Northeast Florida hospitals returning to COVID-19 peak amid delta surge
(JACKSONVILLE, Fla.) — Hospital officials in Northeast Florida are urging people to get vaccinated as the number of COVID-19 patients is approaching or exceeding levels they saw during the worst of the pandemic amid “rampant” spread of the more transmissible delta variant of the coronavirus.
UF Health Jacksonville, in Florida’s most populous city, has seen an “exponential” rise in the number of COVID-19 patients admitted in recent weeks, Chad Neilsen, director of infection prevention at the hospital, told ABC News.
The previous record for the highest number of daily COVID-19 patients across its two campuses — 125 — was set in January; the hospital surpassed that three days ago, Neilsen said, and is currently at 136, with about 40 people in the intensive care unit.
Last week, there were 75 COVID-19 patients in the hospital, 45 the prior week and 20 the week before that, according to Dr. Leon Haley Jr., CEO of UF Health Jacksonville.
“We knew it was most likely due to the delta variant taking a bigger footprint here in the Northeast Florida region because it was so rapid of an increase,” Nielsen said. “Everybody in town is suffering the same fate we are.”
At the Mayo Clinic’s Jacksonville hospital, there has been a “significant” increase in COVID-19 hospitalizations over the past three weeks, “approaching our previous peak numbers,” Dr. Ken Thielen, CEO of Mayo Clinic in Florida, said during a COVID-19 press briefing Wednesday with Jacksonville Mayor Lenny Curry and other local health care leaders.
“This represents a five-fold increase in COVID hospitalizations, and follows many weeks when we only had a handful of hospitalized COVID patients,” Thielen said.
There are other similarities among the area’s hospitals — the COVID-19 patients they are admitting are largely unvaccinated, and they are younger than what they’ve previously seen during the pandemic.
Among UF Health Jacksonville’s COVID-19 patients, 90% are unvaccinated, and nearly 70% range in age from 40 to 69, Neilsen said. Prior to this surge, 75% of the COVID-19 patients were ages 60 and up, he said.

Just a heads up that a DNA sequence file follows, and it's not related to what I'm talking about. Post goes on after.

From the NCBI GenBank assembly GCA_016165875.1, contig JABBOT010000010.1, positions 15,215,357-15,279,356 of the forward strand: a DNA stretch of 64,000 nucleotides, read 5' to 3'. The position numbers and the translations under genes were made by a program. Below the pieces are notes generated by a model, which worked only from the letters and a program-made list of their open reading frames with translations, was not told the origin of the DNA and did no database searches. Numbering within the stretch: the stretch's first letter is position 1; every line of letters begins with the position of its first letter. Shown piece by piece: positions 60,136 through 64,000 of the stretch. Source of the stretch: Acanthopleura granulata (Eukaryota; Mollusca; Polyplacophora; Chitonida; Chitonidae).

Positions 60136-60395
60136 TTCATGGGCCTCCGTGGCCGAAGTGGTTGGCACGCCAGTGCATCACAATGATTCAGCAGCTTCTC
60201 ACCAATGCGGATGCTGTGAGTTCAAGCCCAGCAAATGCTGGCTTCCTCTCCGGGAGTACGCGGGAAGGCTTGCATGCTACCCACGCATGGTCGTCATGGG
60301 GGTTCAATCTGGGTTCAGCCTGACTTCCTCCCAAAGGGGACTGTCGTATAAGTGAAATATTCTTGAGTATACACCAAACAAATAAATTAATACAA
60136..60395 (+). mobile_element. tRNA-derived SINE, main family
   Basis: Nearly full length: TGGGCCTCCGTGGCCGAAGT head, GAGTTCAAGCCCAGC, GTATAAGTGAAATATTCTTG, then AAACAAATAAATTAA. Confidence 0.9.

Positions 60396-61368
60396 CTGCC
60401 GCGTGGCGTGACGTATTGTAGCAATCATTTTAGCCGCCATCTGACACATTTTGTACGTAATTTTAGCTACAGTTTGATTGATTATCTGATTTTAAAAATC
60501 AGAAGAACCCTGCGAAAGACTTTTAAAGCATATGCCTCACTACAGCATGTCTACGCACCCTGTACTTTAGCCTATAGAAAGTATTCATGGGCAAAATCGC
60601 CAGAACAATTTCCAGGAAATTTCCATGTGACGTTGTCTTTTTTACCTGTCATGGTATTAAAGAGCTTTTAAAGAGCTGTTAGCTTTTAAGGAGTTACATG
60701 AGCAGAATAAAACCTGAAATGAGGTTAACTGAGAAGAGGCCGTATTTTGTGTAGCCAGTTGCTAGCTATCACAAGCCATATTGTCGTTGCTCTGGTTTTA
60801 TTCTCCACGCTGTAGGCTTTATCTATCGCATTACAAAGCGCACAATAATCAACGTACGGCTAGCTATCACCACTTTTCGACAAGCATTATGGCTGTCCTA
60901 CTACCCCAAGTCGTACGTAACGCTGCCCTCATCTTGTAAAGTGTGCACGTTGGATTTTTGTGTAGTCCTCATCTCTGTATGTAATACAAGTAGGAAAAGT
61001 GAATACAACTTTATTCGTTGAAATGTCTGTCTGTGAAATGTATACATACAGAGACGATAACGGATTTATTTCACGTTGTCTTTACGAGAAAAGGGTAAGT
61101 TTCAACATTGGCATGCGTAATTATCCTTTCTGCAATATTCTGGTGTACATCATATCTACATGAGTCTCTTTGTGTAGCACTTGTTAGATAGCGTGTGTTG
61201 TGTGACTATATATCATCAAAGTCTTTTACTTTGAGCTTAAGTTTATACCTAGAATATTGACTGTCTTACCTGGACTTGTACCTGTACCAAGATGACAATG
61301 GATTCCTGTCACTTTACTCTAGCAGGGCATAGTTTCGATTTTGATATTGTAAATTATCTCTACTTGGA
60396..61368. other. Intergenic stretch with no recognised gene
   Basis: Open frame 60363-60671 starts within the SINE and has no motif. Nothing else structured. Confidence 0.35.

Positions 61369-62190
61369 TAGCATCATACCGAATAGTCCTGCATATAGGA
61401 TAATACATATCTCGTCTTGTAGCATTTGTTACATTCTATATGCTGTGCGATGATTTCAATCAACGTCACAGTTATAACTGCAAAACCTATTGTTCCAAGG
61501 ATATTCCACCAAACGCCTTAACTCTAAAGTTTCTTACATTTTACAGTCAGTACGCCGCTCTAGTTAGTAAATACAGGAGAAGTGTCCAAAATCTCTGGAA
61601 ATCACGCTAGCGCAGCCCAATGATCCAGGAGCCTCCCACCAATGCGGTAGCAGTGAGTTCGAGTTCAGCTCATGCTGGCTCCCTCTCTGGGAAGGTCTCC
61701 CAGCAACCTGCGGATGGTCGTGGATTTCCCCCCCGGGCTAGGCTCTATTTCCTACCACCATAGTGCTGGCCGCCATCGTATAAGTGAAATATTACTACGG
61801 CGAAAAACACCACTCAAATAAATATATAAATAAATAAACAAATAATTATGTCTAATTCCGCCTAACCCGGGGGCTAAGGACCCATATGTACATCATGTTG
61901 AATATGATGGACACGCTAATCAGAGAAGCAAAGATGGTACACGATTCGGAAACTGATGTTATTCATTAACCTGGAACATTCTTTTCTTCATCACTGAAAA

“We’re definitely seeing a shift into a younger demographic of people,” he said.
According to Tom VanOsdol, president and CEO of Ascension Florida and Gulf Coast, which operates a hospital in Jacksonville, over 96% of its COVID-19 patients are unvaccinated.
“Our median age of our hospitalized patients is 49 — it was in the mid-60s in prior waves of this pandemic,” VanOsdol said during Wednesday’s press briefing. “So it’s a younger demographic who are not getting vaccinated that unfortunately are contracting COVID, and these cases are requiring hospitalization for treatment.”
At Baptist Health in Jacksonville, the COVID-19 patients are “younger, sicker and getting sicker quicker,” Chief Medical Officer Dr. Timothy Groover said during the briefing.
In the past month, 44% of COVID-19 patients at the hospital were in their 40s or younger, and “most were previously healthy,” he said.
As the delta variant has quickly become the dominant variant spreading in the United States, Florida is one of four states reporting the highest weekly COVID-19 case rates per capita, with over 200 cases per 100,000 residents, according to the Centers for Disease Control and Prevention.
As of Monday, the seven-day average of new cases went up 107.48% in Duval County, where Jacksonville sits, according to the CDC.
At the same time, fewer than half of the state’s residents are fully vaccinated, according to the CDC. Rates are lagging in Duval County, where 41% of residents are fully vaccinated.
“Vaccines are stagnant here in Northeast Florida, and the delta variant is just running rampant amongst the unvaccinated folks,” Neilsen said.
Neilson attributes the latest surge in part to delta’s rise coinciding with Fourth of July gatherings, but said it’s hard to predict where hospitalizations might be heading “because it spreads so quickly.”
Hospitals in the region are worried about staff burnout and shortages as the pandemic wears on and unvaccinated staff are exposed in the community and also get sick.
“We’re facing a real staffing crisis if this continues,” Nielsen said.
The area health care leaders offered a plea for people to get vaccinated if they haven’t already, and to continue mask-wearing, social distancing and hand-washing.
Curry also urged residents to get vaccinated — but stopped short of issuing any restrictions.
“The path to moving beyond the surge and preventing future ones is increasing our percentage of vaccinations,” he said during Wednesday’s briefing. “The math is clear — vaccines work. Restrictions to our economy and personal freedoms are not the answer. The answer is getting vaccinated.”
“Hospitals are full and busy because of unvaccinated people, so the solution here is to get the vaccine,” he added.
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